On Friday, January 20th, 2006, Ottawa residents in the know were treated to the second installment of jwcurry's Hit 'N' Run Lecture Series (see my note on the first one), as Toronto poet bill bissett read the entirety of his book of theory, Rush what fukan theory a study uv language (grOnk / blewointmentpress, 1971). Consisting of nearly an hour of continuous reading (and perhaps more; the time flew by, and I don’t think a single person checked a watch), it was an important reading of what many of us realized was an important document in Canadian literature. In many ways, bissett has perhaps produced more work and been treated to less serious critical consideration than almost anyone over the past few decades in Canadian writing. Imagine: every eighteen months, bissett has had a book (each one thoroughly line-edited by editor/publisher Karl Seigler) with Vancouver's Talonbooks since at least the early 1970s, if not the late 1960s (most recently northern wild roses / deth interrupts th dansing, published in 2005), with dozens of other publications going back another ten years or so. Still, even with such a large body of published work, text and visual, so much of bissett's work is performative, and needs to be seen/heard to really open up an understanding of what he is doing with it, and has been doing with it for decades.

With an audience of twenty or thirty (curry would have a better sense of numbers, since he made us all sign something afterwards), spectators/participants included Max Middle, Jennifer Mulligan (bissett kept calling her "Chloe" -- apparently he mistook her for a gallery curator?), Anita Dolman, Michelle April, Grant Wilkins, Jennifer Books, Riley Tench, John W. MacDonald (some of the photos he took of the reading, including pics of bissett, curry, Tench, myself and Mulligan are here) and even some of our lovely National Librarians (interesting to see anyone from the library/archives come to such a strange and radical (for this city) event).

During the reading, bissett told the story of when, the day after bpNichol won (co-won, actually) the Governor General's Award for Poetry, he called Nichol to borrow money. The result was Nichol giving bill $100, with the stipulation that he produce a book of theory, thus making Rush what fukan theory a study uv language not only a document written relatively quickly (bill was pretty sure, as far as his memory goes, that he wasn’t getting the money until after the completion of the manuscript), but one that was a co-publication between bill's publishing house, blewointmentpress, and bpNichol's grOnk. (In jwcurry's note for the event, he gets further into detail by explaining that Rush what fukan theory a study uv language was issued as the last publication of bpNichol's grOnk series, Volume 8 #8, and published by blewointmentpress.)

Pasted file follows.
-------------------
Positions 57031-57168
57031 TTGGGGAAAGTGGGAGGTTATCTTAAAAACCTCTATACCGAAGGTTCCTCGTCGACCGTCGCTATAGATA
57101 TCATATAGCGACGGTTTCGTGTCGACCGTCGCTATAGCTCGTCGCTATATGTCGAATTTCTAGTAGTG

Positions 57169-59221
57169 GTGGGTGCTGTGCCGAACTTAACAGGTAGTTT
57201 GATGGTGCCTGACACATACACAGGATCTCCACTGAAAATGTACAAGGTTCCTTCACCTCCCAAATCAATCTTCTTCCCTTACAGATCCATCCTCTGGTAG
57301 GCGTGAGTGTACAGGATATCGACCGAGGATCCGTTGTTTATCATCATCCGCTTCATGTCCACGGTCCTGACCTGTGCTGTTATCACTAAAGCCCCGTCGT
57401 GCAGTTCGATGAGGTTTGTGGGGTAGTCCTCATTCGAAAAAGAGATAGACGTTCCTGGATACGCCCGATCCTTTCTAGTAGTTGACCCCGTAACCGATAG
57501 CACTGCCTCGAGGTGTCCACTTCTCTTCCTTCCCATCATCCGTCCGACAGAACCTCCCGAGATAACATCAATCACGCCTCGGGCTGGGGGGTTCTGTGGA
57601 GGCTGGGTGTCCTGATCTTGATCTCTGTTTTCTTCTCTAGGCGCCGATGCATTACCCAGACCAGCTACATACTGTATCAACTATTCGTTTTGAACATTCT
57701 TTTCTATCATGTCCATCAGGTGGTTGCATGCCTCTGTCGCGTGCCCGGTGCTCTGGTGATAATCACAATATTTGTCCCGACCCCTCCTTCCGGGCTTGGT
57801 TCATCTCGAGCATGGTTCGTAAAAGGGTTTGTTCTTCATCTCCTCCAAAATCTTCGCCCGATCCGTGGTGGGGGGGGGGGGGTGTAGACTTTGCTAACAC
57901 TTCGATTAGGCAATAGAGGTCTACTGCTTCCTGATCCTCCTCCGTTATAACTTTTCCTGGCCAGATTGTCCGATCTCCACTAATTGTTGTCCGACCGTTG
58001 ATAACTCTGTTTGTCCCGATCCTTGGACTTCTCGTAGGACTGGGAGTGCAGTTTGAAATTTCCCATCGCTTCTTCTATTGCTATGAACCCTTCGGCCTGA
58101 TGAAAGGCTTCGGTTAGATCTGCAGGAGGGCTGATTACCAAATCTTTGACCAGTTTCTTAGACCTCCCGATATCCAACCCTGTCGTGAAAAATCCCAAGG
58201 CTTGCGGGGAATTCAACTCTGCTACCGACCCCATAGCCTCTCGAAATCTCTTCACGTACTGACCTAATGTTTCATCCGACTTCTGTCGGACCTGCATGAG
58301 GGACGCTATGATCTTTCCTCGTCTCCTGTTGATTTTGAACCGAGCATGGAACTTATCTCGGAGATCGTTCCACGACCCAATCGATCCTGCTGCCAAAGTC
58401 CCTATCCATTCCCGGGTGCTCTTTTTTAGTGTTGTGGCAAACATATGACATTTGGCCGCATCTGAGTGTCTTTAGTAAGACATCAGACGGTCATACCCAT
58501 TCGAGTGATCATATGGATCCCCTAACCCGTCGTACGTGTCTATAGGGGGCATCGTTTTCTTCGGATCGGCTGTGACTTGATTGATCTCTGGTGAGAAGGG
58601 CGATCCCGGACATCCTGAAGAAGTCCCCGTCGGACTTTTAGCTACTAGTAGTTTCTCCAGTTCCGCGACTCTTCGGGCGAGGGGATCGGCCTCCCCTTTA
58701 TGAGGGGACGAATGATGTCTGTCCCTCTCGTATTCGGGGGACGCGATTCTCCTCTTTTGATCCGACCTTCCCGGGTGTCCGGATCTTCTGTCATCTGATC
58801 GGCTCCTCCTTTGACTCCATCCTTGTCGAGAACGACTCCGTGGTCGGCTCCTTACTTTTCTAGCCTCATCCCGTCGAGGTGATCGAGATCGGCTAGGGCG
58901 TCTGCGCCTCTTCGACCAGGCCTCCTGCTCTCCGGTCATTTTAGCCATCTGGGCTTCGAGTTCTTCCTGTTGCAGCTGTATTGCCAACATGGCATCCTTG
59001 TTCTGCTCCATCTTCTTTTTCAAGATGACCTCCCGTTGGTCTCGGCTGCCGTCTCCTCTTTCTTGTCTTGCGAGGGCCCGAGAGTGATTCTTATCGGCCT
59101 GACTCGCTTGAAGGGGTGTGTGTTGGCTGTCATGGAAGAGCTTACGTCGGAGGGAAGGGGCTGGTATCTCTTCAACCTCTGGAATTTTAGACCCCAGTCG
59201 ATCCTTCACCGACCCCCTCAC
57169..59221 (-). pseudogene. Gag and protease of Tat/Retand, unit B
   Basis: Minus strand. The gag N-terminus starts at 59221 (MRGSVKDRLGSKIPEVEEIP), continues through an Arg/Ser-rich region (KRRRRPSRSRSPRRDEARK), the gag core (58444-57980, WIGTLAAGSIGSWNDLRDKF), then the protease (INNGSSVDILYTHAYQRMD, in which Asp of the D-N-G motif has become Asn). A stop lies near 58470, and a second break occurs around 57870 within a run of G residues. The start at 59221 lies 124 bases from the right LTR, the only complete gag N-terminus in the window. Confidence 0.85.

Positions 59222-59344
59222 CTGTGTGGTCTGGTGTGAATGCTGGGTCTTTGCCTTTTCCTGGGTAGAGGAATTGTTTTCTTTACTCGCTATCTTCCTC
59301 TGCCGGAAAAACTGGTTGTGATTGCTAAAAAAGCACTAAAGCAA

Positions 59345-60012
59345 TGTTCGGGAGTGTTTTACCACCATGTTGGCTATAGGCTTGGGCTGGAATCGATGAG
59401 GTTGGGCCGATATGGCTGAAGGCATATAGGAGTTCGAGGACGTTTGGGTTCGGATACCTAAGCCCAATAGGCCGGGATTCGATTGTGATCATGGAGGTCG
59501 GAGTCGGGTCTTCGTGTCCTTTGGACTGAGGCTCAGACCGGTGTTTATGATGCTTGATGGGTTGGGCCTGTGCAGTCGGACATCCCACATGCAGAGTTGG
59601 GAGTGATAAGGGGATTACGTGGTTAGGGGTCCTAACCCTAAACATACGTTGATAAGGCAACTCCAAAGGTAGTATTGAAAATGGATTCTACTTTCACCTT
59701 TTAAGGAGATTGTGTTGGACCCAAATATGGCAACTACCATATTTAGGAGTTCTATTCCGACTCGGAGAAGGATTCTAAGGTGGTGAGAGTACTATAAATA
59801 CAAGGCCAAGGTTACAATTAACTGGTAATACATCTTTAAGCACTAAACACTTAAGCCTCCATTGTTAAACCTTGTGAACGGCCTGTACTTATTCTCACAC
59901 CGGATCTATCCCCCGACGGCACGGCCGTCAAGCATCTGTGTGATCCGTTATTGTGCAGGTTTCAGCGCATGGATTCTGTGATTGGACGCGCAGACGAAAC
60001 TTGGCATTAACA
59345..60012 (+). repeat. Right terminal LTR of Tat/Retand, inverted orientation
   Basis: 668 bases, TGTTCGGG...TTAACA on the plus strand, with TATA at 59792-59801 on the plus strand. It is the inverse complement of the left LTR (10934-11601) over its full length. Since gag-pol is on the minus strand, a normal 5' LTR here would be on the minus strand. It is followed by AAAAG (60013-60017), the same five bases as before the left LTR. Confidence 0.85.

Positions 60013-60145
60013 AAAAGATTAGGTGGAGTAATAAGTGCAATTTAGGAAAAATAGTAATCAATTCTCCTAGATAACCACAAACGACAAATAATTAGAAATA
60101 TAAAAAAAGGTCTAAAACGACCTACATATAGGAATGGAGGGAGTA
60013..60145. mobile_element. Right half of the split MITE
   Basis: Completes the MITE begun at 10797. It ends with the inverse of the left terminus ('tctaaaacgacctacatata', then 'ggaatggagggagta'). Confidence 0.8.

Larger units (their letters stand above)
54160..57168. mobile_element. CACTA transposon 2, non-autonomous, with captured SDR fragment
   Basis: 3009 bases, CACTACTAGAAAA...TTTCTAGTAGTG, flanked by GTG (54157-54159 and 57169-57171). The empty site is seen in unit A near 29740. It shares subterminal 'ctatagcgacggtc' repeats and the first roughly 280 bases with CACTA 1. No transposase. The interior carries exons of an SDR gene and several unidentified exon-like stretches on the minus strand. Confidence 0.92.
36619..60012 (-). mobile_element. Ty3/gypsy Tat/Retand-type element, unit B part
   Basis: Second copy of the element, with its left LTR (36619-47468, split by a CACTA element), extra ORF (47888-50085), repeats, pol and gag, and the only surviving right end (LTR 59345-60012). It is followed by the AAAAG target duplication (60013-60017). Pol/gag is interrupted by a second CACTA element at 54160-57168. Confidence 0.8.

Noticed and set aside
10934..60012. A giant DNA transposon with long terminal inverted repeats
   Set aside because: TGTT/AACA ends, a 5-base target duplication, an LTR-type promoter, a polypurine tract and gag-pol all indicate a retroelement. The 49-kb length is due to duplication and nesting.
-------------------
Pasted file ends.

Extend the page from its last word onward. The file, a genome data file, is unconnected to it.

Held in the former Dragon's Tail location at 880 Somerset Street West (directly underneath the current location of jwcurry's Room 302 Books), in the space of a driving school, the only real strange part of the reading was Riley Tench's intermittent demands that bissett read/perform the poem "a warm place to shit," despite the fact that the whole event was set up for bill to read/perform a specific text (Tench wasn't terribly interested in waiting for his request to be performed afterwards). Usually quieter, and quite wry in his humour, Tench was part of a loose contingent of late 1970s and early 1980s Peterborough, Ontario poets and artists that eventually relocated to Ottawa, including Michael Dennis and Dennis Tourbin; other parts of the disparate group, such as Maggie Helwig, moved in the other direction, to Toronto. Unfortunately, Tench, an active poet and publisher, hasn’t produced any material in perhaps twenty years, but has started coming back out to readings since the founding of the ottawa international writers festival. Also, throughout the reading, I realized I wasn't learning a single thing about driving. What I did learn, was a theory that still held about the fear of most writers and writing of anything not straight linear, and how collage works of text over text over text usually get the short end of the stick, let alone critical considerations (I really need to sit down with this document….).

Originally produced in an edition of 500 copies in 1971, I'm now wondering if it would be worth putting bissett's document of theory ("what theory / its a fact") back in print? And who the hell would be interested in doing such a thing? A scattered collage of theory, speculation, drawings, commentary and visual/concrete pieces, much of which feels still ahead of most contemporary poetic thinking, Rush what fukan theory a study uv language is a document that certainly requires (on my part) further study. I'm hoping some university library has a copy for me to bootleg, somewhere (curry says he has a copy or two available for $75 each). Part of the evening made me wonder what curry will come up with next; if further installments might involve/include Steve McCaffery or Daniel f. Bradley, perhaps?

Related (recent) posts: bill bissett: inkorrect thots & the bill bissett-related blog that ross priddle introduced me to.

Monday, January 16, 2006

a brief note on the other side of the mouth